Kindergarten in Review

Language and math: We started the year with the Star Wars books. I wanted something fun and easy to start our first ever homeschooling year, especially because we hadn’t done much preschool work. We love Star Wars so we enjoyed these books but they really seamed more geared for supplemental summer work. After we finished the kindergarten books (we also did first grade for writing) we started Explode the Code and Mathematical Reasoning level B. We are about half way through each and I really love then both. I love how Explode the Code is very simple but a great mix between reading and spelling. The only negative thing is, sometime there are drawings of a man or women and are for people’s names (like Jan or Sam) and that sometimes confuses Jaxon. Mathematical Reasoning has been great at mixing up adding, subtracting, geometry, graphing, patters ect. but could could use more measuring, telling time, and 1’s, 10’s, 100’s places.

Reading: We started Teach Your Child To Read in 100 Easy Lessons (after working on letter names and sounds for a bit). I love this book but it quickly became obvious that it advanced to quickly for Jaxon. So we bought some Bob books and Primary Phonics books (both great) and just read and re-read the first few books for awhile. We are continuing to do reading lessons but just slower (1 or 2 a week) and then Bob books the other days.

Science/art:
Nature Connection. This is a great book and I’m sure we will use it many more years. It is divided by months and has activities, drawing, and even fiction book recommendations each month.
Tinkerlab. Jaxon really likes this book and has done many of the art projects. Most are fairly easy and use items I already have.
The Curious Kid’s Science Book. We didn’t use this book much. Many need special items that I would have to order and the few we have done didn’t really turn out…
Red-Yellow-Blue. We got this at our library, and had for almost six months. It is a basic art introduction that is divided by color. It focuses on the meanings of colors and how they have been used over time.


Activity books: Geography this year was the fifty states (mostly a coloring page for each state and a $1 book I got at Target, and forgot to add to my photos) plus the 50 States activity book. This follows the 50 States Book (which we started but I found to be not a great read aloud). But I really like this activity book and you wouldn’t need to also buy the 50 States book, it is just fun and easy activity pages. Jaxon liked the Sticker Fun History (found in the bargain section of Barnes & Noble) and it is a good basic introduction to Egyptians, Greeks, Vickings, ect. Jaxon, however, did not really like the Space book. I don’t really know why he didn’t like it but it wasn’t that educational either so I wouldn’t really recommend it.

So that’s a wrap for kindergarten! I’m already working on next year’s curriculum and am super excited (I will share those soon)!

xoxo

Charissa

Yoga Books for Kids

6 yoga books for all ages

Six of our favorite yoga books. The top left is the easiest, for toddler’s (and Nellie’s favorite) and the bottom right is more for middle school or high school. We are not yoga experts but these books have made it fun and easy, the perfect way to start our day.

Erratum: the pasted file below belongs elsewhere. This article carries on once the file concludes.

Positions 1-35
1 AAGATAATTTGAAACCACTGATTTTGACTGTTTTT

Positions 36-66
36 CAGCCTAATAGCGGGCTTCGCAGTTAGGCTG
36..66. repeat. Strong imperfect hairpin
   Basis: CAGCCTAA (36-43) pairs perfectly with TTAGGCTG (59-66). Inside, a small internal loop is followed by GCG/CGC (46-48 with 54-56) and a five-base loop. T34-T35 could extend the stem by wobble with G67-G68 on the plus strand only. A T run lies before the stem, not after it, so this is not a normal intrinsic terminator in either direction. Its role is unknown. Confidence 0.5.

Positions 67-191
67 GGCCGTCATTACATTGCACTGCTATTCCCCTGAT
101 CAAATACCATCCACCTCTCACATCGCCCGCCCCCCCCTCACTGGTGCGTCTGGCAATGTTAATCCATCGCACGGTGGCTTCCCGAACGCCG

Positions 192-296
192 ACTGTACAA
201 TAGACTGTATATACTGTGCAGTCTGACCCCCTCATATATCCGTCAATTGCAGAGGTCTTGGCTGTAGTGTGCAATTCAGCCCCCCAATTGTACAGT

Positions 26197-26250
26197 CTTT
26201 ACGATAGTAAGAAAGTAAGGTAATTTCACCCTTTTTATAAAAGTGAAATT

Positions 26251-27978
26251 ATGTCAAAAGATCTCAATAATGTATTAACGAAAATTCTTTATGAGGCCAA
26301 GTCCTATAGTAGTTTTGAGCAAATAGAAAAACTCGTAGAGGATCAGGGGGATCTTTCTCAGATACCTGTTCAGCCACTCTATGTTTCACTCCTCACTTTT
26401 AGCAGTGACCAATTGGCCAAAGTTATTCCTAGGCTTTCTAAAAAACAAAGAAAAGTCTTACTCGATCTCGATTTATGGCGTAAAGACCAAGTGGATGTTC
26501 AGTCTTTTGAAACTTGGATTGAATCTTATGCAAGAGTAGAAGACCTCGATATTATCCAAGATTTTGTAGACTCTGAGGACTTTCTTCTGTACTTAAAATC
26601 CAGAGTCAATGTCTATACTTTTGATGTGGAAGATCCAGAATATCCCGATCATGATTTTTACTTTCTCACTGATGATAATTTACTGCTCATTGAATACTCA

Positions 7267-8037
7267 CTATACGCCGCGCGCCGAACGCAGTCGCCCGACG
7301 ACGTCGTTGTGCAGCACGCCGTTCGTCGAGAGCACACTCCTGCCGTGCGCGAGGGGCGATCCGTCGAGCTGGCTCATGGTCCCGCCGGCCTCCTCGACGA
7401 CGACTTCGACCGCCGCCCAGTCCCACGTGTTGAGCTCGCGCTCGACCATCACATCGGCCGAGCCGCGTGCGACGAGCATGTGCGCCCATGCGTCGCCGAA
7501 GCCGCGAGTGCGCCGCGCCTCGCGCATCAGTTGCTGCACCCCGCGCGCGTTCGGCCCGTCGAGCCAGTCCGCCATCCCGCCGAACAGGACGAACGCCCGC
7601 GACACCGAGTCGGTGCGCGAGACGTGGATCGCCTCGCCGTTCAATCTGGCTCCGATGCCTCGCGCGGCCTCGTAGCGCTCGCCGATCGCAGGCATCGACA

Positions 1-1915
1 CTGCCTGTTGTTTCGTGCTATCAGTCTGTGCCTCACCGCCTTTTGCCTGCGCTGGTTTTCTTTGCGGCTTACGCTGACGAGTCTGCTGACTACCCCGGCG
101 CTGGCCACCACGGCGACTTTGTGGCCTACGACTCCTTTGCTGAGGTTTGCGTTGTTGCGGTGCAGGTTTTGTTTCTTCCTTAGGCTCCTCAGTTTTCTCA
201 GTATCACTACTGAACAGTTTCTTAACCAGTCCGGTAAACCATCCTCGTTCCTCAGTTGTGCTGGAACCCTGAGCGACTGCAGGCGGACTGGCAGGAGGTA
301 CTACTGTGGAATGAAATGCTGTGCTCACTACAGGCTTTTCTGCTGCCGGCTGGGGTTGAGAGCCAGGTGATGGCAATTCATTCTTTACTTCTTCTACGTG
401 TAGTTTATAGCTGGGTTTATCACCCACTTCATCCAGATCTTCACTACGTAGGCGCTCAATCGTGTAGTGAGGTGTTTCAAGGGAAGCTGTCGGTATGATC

1. Sleepy Little Yoga: A Toddler’s Sleepy Book of Yoga
  2. Babar’s Yoga for Elephants
  3. Good Night Yoga: A Pose-by-Pose Bedtime Story
  4. Good Morning Yoga: A Pose-by-Pose Wake Up Story
  5. I Am Yoga
  6. Yoga For You


Do you do yoga with your kids? Any favorite books?

xoxo

Charissa

Money making ideas for the young entrepreneur

Why your kid needs to have a lemonade stand and four other money making ideas.

Lately Jaxon has been in to making money. My little entrepreneur. But all this money making has been a great opportunity to learn about money value (unschooling math), how hard work can get you what you want, responsibility, and so much more!

Here are five money making ideas to get your entrepreneur started:


1. Lemonade stand. Fairly basic and kind of common. My kids like to add mint leaves to their lemonade. Also this drink stand I found on clearance has been a great way for them not to overfill or spill cups of lemonade…as much. Here is a similar one.

2. Sell plants. Herb seeds and some recycled yogurt containers = an easy and useful product to sell. Also you can buy one strawberry plant or succulent, learn about propagation (earth science class!) and sell the new plants you grew!


3. Yard sale. This doubles as a good way to declutter! I try and mostly just give a bit of guidance when pricing items, like $20 is a bit much for a used toy, but then its fun to see them work out a price with their “customers”.

4. Service, like shoveling snow or raking leaves or weeding or picking up pine cones or….I think you get the idea.


5. Plant sit. Water a neighbor’s garden or house plants while they are on vacation. And I have the perfect book to inspire you: The Plant Sitter by Gene Zion. So this is a bit of a tease, because this book is no longer made. It’s in the $50 range on Amazon used books! But that also tells you how good it is! My parents still have this book (and aren’t aloud to sell it) and it was a favorite growing up. Gene Zion, the one who wrote Harry the Dirty Dog, is the author of this charming children’s story.

 xoxo
Charissa